Condé Nast may be moving out of 1 WTC

Publisher’s parent company wants to adjust its 25-year lease and potentially move back to Midtown

New York /
Aug.August 05, 2020 10:30 AM
Durst Organization chairman Douglas Durst and Advance Publications president Donald Newhouse with One World Trade Center (Newhouse by Ilya S. Savenok/Getty Images for The Association for Frontotemporal Degeneration; Unsplash)

Durst Organization chairman Douglas Durst and Advance Publications president Donald Newhouse with One World Trade Center (Newhouse by Ilya S. Savenok/Getty Images for The Association for Frontotemporal Degeneration; Unsplash)

Condé Nast wants to change the terms of its lease at One World Trade Center, and the publisher may be prepared to walk if it can’t get what it wants.

The publisher’s parent, Advance Publications, confirmed it’s looking for a new Midtown headquarters as it continues talks to modify its 25-year lease at the iconic tower, the New York Post reports.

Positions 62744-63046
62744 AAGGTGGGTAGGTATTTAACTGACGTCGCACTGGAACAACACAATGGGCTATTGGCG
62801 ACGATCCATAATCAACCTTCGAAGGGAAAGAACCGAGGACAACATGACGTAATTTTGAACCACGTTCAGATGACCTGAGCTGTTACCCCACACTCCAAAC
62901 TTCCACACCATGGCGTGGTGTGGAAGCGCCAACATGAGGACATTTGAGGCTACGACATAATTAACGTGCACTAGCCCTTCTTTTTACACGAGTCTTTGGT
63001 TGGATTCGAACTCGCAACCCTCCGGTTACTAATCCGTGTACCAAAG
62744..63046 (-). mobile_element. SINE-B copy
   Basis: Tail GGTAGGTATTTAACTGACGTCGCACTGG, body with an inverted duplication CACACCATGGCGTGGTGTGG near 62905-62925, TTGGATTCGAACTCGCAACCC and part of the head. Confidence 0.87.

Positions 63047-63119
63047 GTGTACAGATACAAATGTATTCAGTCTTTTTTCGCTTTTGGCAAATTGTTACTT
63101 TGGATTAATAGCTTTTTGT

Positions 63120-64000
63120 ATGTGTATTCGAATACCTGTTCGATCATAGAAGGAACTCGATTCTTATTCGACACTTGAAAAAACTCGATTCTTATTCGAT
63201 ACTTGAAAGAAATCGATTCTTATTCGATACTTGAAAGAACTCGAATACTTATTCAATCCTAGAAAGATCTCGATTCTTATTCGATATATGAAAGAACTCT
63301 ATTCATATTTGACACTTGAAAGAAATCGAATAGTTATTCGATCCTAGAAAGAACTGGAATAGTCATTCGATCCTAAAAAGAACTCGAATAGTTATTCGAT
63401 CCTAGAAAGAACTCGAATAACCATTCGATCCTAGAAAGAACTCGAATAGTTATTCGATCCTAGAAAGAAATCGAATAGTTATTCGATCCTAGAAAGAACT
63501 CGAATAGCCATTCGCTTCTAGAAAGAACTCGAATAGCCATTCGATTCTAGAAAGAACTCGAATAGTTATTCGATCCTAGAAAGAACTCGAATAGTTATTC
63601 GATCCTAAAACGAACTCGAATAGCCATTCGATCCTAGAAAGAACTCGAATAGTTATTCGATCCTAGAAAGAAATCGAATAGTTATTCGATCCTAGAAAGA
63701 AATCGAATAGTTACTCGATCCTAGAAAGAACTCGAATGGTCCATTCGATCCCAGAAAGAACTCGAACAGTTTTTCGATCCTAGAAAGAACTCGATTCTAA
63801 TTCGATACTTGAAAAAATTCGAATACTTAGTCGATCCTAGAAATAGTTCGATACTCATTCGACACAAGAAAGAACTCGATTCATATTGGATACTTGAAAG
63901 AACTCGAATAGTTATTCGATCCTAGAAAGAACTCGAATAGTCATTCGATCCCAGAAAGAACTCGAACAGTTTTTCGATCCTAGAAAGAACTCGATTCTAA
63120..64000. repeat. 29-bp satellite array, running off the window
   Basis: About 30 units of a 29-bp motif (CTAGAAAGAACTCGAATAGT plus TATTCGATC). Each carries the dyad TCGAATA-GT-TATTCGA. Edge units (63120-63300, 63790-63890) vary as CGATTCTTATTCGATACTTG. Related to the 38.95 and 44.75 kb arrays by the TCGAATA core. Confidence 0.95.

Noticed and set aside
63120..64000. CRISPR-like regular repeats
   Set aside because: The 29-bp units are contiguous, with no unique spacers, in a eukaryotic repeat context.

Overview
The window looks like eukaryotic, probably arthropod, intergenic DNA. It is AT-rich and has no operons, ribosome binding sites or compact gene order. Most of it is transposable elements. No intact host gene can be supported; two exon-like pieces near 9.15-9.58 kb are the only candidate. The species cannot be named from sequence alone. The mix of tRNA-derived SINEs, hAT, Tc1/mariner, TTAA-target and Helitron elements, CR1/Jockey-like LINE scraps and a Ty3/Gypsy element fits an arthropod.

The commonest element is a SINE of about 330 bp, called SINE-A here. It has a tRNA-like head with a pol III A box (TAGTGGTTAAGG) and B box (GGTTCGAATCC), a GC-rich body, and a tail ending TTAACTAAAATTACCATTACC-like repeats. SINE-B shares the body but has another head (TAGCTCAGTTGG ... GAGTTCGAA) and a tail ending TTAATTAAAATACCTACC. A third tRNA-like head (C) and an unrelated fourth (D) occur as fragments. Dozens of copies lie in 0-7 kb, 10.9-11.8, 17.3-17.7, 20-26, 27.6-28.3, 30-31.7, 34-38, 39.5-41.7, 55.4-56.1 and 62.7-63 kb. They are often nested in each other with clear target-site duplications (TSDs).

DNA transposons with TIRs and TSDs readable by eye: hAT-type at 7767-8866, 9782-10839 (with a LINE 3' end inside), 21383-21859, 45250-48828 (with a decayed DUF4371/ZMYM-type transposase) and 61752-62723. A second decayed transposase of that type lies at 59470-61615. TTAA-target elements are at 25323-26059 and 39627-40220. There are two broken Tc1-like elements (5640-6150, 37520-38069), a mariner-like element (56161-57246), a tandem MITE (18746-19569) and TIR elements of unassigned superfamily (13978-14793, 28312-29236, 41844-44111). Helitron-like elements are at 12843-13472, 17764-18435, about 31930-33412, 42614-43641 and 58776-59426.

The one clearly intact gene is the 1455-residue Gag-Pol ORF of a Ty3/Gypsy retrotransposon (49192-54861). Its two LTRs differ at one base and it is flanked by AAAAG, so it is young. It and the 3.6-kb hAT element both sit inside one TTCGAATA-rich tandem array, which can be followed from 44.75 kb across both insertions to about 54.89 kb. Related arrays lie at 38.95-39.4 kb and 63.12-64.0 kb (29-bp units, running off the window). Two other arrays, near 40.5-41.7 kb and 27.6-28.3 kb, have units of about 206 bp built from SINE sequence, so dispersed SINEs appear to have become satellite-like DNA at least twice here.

“Advance Publications is in discussions about bringing the lease at One World Trade Center into line with current market conditions and its ongoing needs at this location,” the company said in a statement to the Post. “It is considering alternative locations to address these requirements.” After publication, the company said its statement was printed incorrectly and that it was considering alternative “solutions,” not locations.

A representative for the Durst Organization, which developed the building with the Port Authority, had no knowledge of the discussions or potential move on Tuesday, according to the publication.

Condé Nast has a lease for 21 floors at the Financial District tower. In 2018, the publisher began subleasing 10 floors as it downsized its staff and shuttered the print editions of Teen Vogue, Glamour and Self, and sold three other titles.

The publishing company was previously at Durst’s 4 Times Square, and had four years remaining on its lease when it began moving Downtown in 2014 and 2015.

On Tuesday, The Real Deal reported that Moody’s was looking for a tenant to sublease its 75,000-square-foot lease at One World Trade Center . [NYP] — Erin Hudson


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